Now that we’re finally into September, I think many of our landscape plants are rejoicing in anticipation of the coming milder temperatures as much as I am.
The colorful annuals that survived the hot summer will start to recover, while other landscape plants have been waiting for this season to begin their show.
At this time of year, I reflect on the fact that, with the exception of various landscape hollies, fruiting landscape plants are used much too infrequently.
One plant that should be used more is our native American beautyberry, which has just begun its showy fall display. This plant is commonly found on the edges of woodlands all across Mississippi. Its wide distribution range is east of the Mississippi in the mid-Atlantic and Gulf Coast regions.
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Despite its native status, American beautyberry is quite at home in the landscape.
While the lavender-pink flowers are quite attractive, what draws the most attention is it’s bright magenta-purple berries growing in tight clusters all up and down the arching stems.
If you like this plant, you’re not limited to just purple berries. Some selections have white and pink berries. I really like the Welch’s Pink selection that was first found in west Texas. It has pastel pink berries that whiten in the fall.
If you like variegated plants, there is a variegated beautyberry called Duet. The foliage is green with variable yellow margins, and the berries are white.
Duet has a special place in the garden for me because I discovered it in 2000. It is the only stable variegated beautyberry in the nursery trade. This selection is becoming more available at local nurseries, but if you’re having trouble finding it, an internet search should provide leads to plant sources.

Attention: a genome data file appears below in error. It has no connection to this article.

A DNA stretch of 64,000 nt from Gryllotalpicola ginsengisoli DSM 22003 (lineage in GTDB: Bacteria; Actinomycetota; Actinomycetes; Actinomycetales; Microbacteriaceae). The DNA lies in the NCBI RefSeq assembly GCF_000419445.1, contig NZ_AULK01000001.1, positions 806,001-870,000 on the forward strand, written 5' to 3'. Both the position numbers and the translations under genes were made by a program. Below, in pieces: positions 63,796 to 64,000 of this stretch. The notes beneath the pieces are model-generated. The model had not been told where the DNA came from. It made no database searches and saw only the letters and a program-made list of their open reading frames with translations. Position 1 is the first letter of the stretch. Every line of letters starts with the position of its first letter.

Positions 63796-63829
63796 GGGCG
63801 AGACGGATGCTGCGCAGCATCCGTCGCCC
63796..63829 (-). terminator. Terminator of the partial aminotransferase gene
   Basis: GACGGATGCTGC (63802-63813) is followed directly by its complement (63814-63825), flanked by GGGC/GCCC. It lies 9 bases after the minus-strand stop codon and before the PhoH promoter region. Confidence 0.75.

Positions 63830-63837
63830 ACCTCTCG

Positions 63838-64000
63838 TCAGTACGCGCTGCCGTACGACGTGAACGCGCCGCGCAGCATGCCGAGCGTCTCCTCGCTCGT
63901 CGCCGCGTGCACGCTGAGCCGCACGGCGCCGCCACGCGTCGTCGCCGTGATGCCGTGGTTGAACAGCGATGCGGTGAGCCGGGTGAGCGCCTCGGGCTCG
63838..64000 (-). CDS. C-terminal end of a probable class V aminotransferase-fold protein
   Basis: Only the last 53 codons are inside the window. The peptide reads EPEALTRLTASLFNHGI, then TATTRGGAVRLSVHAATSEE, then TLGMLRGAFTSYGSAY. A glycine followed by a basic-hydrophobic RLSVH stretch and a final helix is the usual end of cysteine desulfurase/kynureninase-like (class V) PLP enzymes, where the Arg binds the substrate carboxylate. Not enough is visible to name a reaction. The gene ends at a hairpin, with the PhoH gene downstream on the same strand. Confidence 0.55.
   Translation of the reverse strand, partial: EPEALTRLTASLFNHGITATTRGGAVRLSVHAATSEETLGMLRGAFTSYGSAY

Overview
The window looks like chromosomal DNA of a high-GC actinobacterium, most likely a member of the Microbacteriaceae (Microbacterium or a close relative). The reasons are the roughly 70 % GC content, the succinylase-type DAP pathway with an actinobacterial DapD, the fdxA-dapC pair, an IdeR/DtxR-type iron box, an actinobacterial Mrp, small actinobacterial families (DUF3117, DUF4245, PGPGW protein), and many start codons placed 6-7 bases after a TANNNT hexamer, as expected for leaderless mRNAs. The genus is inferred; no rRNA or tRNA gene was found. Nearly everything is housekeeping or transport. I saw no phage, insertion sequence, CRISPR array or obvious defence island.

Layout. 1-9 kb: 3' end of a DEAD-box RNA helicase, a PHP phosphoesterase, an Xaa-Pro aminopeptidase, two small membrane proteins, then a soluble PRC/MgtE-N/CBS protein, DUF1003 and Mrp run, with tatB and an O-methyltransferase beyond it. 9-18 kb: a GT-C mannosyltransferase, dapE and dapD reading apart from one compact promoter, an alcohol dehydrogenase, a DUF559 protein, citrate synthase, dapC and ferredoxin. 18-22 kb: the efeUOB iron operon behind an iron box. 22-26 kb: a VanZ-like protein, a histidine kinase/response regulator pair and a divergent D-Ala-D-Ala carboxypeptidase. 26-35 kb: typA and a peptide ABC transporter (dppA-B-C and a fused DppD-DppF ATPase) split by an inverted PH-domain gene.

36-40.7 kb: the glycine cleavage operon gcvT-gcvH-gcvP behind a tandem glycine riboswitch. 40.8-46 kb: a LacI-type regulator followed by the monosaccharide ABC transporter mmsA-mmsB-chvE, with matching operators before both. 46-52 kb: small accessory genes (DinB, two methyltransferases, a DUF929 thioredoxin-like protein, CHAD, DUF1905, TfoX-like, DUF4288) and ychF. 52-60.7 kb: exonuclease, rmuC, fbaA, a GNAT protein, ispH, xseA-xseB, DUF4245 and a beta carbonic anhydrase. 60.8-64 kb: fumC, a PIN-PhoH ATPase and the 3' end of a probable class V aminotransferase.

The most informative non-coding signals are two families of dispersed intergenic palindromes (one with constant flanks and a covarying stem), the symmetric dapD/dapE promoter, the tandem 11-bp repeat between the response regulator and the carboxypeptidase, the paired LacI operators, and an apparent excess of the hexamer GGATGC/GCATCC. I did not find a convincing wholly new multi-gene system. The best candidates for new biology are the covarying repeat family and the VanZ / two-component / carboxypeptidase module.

Regardless of the variety, the berries of beautyberry will persist into the fall and winter until the birds pick the branches clean.
American beautyberry grows up to 4 feet tall and wide. In north Mississippi, this plant may die back to the ground in severe winters. It is a good practice to prune the plant in early spring to about 6 inches, as this keeps it fuller and more compact.
Beautyberry has a loose and open habit. One plant can be attractive, but a grouping of two or three creates a full cluster. The plants cross pollinate to help ensure the fullest fruit production.
Beautyberry tolerates dry soil conditions and part shade, but the healthiest plants and best fruit presentation are in full sun. Be sure to maintain consistent soil moisture.
There are a few different species of beautyberry that offer differences in mature size and berry arrangement. All are generally referred to as beautyberry in garden centers and nurseries. In my opinion, what the plants are called doesn’t matter; just be sure to plant one or two in your landscape.
Gary Bachman is a professor of horticulture at the Coastal Research and Extension Center in Biloxi.